Rare Collections

The library’s image collections includes rare materials, such as photographic albums, photographs of artists, and reproductive prints. Because of their age and subject matter, these holdings represent the bulk of the department's historically significant objects.

Views of the Château de Blois, France, page from a personal travel album, albumen prints, c. 1890s

Views of the Château de Blois, France,
page from a personal travel album,
albumen prints, c. 1890s

Prominent in the history of the photography of works of art is the production of albums containing reproductive prints or photographs of a particular subject. In the late 1970s the department began to actively collect such objects, significantly strengthening the nineteenth-century rare holdings. These albums concern all facets of art history, with particular attention to images of Salon exhibitions, international fairs, and expositions. They range from professionally bound books intended for circulation to personal scrapbooks of trips abroad. Snapshot photography did not become widespread until the 1890s; therefore, most of the images in these scrapbooks were purchased from professionals as mementos of a trip and then arranged in an album by the traveler.
In addition to its importance for art history, the album collection is of great interest to students of the history of photography because of the wide range of processes represented. Images include photomechanical prints such as letterpress halftones, photogravures, and collotypes, as well as true photographs, including woodburytypes and platinotypes, and albumen, collodion, carbon, gelatin, and salted paper prints. (Examples of many of these processes are also found in other areas of the collection, particularly albumen, carbon, and gelatin prints.) The collection includes 660 albums to date.

Reproductive Prints

Mont-Saint-Michel, France, print design by Emile Sagot, lithography by Charles Claude Bachelier

Mont-Saint-Michel, France, print

design by Emile Sagot

lithography by Charles Claude Bachelier

Nineteenth-century reproductive and photomechanical prints of works of art are particularly significant as they mark the beginning of the desire and ability to record artistic heritage for posterity and for a mass audience. Before the advent of photography, prints such as a lithograph of the interior of Mont-Saint-Michel made it possible for a monument in France to be seen by people all over the world.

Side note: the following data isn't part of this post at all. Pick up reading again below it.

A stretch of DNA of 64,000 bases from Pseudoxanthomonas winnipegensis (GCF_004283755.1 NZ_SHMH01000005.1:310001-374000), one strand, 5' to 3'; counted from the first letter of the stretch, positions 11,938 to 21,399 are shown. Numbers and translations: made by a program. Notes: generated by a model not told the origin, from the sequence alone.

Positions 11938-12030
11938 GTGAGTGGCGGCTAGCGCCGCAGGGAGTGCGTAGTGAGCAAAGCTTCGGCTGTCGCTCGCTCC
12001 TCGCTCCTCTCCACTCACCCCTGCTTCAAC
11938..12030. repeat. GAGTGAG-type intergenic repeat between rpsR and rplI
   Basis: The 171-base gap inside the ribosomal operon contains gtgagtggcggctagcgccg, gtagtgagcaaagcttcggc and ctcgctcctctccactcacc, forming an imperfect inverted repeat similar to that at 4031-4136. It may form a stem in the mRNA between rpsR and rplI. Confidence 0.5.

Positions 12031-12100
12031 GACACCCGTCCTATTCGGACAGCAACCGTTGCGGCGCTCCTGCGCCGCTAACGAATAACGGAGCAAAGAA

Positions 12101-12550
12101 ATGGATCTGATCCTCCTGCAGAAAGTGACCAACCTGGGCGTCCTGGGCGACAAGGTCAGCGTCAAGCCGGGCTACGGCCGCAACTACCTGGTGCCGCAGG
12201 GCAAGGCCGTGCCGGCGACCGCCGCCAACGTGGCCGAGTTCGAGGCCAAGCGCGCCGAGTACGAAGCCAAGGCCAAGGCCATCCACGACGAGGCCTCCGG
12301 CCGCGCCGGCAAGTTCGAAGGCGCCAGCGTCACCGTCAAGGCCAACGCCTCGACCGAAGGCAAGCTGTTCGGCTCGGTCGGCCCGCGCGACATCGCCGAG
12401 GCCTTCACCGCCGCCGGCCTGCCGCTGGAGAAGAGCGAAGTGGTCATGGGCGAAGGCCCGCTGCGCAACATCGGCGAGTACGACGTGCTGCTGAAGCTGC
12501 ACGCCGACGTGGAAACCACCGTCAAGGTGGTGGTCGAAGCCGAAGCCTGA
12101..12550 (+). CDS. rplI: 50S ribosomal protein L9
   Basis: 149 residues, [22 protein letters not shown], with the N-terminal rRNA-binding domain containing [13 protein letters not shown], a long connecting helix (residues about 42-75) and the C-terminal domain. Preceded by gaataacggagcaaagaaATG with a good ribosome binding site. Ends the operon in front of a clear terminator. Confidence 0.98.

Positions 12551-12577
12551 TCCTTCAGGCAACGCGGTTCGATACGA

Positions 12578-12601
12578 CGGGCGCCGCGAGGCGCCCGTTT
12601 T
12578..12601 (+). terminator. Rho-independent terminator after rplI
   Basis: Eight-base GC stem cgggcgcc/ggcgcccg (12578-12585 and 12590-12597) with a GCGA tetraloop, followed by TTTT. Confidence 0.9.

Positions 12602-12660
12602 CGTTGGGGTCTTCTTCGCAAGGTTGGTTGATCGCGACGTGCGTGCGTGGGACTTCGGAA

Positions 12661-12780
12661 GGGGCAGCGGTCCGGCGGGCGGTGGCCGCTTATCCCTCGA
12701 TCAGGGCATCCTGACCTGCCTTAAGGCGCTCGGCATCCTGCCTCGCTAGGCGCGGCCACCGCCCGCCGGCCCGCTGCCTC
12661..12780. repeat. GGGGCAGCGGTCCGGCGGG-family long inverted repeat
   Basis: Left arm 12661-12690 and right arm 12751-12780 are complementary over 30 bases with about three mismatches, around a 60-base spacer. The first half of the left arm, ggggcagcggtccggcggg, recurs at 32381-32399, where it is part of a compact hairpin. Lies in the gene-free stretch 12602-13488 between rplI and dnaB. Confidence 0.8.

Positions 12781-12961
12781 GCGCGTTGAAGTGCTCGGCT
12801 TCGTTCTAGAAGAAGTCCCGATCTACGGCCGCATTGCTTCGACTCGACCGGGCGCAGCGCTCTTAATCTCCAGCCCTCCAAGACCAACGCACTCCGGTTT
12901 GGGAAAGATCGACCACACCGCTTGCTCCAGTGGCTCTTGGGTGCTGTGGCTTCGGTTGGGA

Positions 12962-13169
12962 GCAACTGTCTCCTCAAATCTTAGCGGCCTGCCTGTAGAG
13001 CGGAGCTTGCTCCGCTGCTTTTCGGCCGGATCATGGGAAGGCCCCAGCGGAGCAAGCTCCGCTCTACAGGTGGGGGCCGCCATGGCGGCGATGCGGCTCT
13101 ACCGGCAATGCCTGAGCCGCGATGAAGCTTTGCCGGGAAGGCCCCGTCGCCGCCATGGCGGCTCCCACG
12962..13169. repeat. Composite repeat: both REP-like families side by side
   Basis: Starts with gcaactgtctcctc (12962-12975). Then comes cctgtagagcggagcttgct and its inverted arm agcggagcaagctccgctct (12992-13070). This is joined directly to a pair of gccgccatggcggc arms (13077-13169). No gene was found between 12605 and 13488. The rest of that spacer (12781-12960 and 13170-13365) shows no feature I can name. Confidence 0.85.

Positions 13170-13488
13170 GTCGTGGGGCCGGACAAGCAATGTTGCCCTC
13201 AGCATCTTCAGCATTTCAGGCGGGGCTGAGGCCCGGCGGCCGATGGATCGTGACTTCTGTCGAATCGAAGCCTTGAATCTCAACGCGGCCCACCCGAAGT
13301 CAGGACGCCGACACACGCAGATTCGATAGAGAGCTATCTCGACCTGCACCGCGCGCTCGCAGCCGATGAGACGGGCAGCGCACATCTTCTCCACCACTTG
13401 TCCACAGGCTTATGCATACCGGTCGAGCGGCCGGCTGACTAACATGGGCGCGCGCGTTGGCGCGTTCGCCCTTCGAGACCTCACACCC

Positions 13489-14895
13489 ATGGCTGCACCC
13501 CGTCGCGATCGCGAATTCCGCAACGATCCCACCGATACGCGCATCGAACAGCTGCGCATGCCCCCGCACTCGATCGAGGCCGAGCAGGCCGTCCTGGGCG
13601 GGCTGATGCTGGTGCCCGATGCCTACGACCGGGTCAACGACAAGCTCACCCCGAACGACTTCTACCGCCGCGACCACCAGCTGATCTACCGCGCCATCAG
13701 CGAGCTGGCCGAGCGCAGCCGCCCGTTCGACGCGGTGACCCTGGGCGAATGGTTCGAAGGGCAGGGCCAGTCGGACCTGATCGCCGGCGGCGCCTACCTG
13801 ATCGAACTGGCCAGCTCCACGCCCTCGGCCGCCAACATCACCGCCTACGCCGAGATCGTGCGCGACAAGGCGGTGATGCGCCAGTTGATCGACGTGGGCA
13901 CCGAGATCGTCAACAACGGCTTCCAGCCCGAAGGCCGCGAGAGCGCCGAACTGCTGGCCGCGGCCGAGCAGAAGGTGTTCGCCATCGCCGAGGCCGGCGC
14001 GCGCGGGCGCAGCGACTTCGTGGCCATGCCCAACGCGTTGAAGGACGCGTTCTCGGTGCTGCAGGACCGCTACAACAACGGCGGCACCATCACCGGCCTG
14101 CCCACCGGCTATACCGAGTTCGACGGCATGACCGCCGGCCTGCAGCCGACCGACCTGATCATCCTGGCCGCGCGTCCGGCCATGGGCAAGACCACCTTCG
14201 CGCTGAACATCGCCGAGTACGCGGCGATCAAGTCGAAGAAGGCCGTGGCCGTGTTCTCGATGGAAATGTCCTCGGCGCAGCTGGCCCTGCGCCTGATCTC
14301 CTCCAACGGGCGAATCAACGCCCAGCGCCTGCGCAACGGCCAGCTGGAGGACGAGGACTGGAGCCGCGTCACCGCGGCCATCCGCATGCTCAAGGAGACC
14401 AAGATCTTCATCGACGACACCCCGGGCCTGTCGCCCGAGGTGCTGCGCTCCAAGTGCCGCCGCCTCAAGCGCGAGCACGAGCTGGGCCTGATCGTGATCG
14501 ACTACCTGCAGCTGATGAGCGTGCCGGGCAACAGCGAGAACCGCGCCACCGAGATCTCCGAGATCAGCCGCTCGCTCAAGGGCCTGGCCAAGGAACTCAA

After Albrecht Dürer, Self-Portrait at Age Twenty-Six, Museo del Prado, Madrid, design by G. Turchi, engraved by Moritz Steinla

After Albrecht Dürer,

Self-Portrait at Age Twenty-Six,

Museo del Prado, Madrid, design

by G. Turchi, engraved by Moritz Steinla

Prints were also made of paintings and sculpture, such as an engraving after Albrecht Dürer's Self-Portrait at Age Twenty-Six in the Prado, Madrid. The collection is especially strong in prints after works by François Boucher, Pierre Paul Prud'hon, Raphael, Rembrandt van Rijn, Peter Paul Rubens, Titian, J. M. W. Turner, and Anthony van Dyck.

fter Rembrandt van Rijn, Eleazar Swalmius, engraved by Jonas Suyderhoff, after 1637

After Rembrandt van Rijn,

Eleazar Swalmius, engraved by

Jonas Suyderhoff, after 1637

A significant subset of this collection is a group of almost 500 portrait prints donated to the department of image collections in 2005 by Peter and Evelyn Kraus.  Included in the gift are portraits from the Netherlands, Flanders, France, Germany, England, Italy, Switzerland, and Austria, spanning 300 years from the early 17th through the late 19 century.  Although this assemblage represents the Krauses’ diverse collection interests, most of the prints are from the Low Countries.    

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Tuesday through Friday, 10:00 a.m. - 4:30 p.m.
(except federal holidays)

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Location
National Gallery of Art East Building
4th Street and Pennsylvania Avenue NW
Washington, DC

Mailing Address
Image Collections
National Gallery of Art
2000B South Club Drive
Landover, MD 20785

Contact image collections or call (202) 842-6026

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